Private ESCo

  • Common approach whereby a private ESCo company installs, owns, and operates the district heating network and acts as the energy service provider.
  • Where the scheme is likely to be attractive to a private ESCo, this can remove any burden of operation and maintenance from the Council.

Council owned (direct involvement)

  • Council undertakes delivery and operation of the project in its entirety. This will include sourcing all necessary funds, undertaking procurement, and owning and operating the scheme including acting as heat supplier to end customers.
  • Any capacity the Council does not have in house would be contracted to third parties, e.g. through operating and maintenance contracts with equipment suppliers, and billing and metering with a dedicated company.
  • The Council gains more strategic control, but also takes on more risk.

Council owned (DBOM)

  • If there is not appetite for the Council to operate the network directly, this can be done via a Design, Build, Operate and Maintain (DBOM) contract in which a private entity is responsible for design and construction as well as long term operation and maintenance. The public sector secures the project's financing and retains the operating revenue risk and any surplus operating revenue.

Council Joint Venture

  • Council enters into a formal agreement with a third party for supply of funding and / or operational and technical expertise. A Joint Venture can bring significant benefit by bringing expertise in the sector by managing delivery and operation however there needs to be a clear benefit to all JV partners.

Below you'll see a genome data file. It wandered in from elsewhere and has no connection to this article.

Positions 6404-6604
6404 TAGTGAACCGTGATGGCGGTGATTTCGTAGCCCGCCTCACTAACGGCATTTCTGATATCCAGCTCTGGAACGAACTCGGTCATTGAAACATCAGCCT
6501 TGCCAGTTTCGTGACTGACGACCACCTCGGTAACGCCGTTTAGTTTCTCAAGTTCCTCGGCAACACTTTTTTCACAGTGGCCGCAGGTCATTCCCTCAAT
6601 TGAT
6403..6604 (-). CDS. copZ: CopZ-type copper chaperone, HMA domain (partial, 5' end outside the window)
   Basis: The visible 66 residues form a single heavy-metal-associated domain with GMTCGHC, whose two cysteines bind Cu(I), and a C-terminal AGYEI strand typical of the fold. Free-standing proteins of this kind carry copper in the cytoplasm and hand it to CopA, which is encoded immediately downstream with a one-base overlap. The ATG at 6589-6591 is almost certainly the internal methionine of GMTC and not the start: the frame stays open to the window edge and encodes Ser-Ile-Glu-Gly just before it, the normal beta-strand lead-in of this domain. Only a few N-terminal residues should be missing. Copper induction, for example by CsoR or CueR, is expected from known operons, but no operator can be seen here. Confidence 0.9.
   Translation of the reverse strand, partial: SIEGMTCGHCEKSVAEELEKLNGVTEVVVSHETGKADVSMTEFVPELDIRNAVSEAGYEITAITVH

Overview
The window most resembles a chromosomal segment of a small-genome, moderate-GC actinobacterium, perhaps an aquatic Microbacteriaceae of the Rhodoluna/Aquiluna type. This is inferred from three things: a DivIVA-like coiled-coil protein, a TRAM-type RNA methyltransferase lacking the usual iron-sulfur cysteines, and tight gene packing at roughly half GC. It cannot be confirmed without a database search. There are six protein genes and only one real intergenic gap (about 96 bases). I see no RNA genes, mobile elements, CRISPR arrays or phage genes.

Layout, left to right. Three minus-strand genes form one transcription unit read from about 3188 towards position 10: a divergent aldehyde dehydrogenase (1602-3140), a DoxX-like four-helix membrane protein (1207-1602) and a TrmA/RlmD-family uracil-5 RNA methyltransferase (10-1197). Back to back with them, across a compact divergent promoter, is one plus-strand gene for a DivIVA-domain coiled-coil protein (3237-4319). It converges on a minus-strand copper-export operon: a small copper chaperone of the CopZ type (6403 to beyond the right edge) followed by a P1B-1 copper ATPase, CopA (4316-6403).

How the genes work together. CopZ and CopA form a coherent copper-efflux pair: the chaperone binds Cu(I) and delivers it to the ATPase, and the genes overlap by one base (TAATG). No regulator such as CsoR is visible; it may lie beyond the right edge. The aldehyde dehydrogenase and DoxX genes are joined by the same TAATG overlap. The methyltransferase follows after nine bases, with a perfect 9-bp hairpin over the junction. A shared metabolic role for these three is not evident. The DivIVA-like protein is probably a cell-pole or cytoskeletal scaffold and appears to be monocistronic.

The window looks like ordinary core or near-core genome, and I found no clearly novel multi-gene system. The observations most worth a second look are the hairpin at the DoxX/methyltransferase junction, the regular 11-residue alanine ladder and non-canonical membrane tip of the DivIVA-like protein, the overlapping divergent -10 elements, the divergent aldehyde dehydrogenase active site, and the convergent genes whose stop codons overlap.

The fundamental issue facing local authorities should they invest directly in the district energy scheme, is what the relationship is with the private sector.

The evaluation of the options usually revolves around a number of considerations: Table 8.4.

Table 8.4. Considerations for Council involvement

Control vs. risk

The tensions between the desire for control over project outcomes and the willingness to take on project risk.

Commercial attractiveness

The rate of return the project will actually support and whether this will be acceptable to the private sector.

Cost of raising capital

The recognition that the cost of raising capital for the private sector is generally greater than for the public sector which, on a capital-intensive project, has a major impact on viability and ultimately on cost of heat supply.

Availability of capital

The availability of capital to both public and private sector is limited but is also closely linked to the degree of risk involved and the organisations' understanding of the risks involved.

The amount of control that the council or the various stakeholders have over the scheme may be important in achieving their overall objectives. Similarly, drivers to participate may not be sufficiently strong to ensure agreements for connection are reached. For private sector developers it is likely that some form of compulsion will be required to ensure connection, through planning conditions which require this and safeguard infrastructure and heating system types to enable future connection.

In relation to the preferred project vehicle, particularly whether or not to set up a separate operating company (Special Purpose Vehicle), it is recommended that legal advice is obtained during the initial stages of design development prior to proceeding. Issues such as State Aid, legal authority for the council to undertake various activities, continued stakeholder engagement, flexibility, and implications for an exit strategy will need to be considered. Where a JV was taken it is likely that establishment of an SPV would be the preferred route.


Contact

Email: clydemission@gov.scot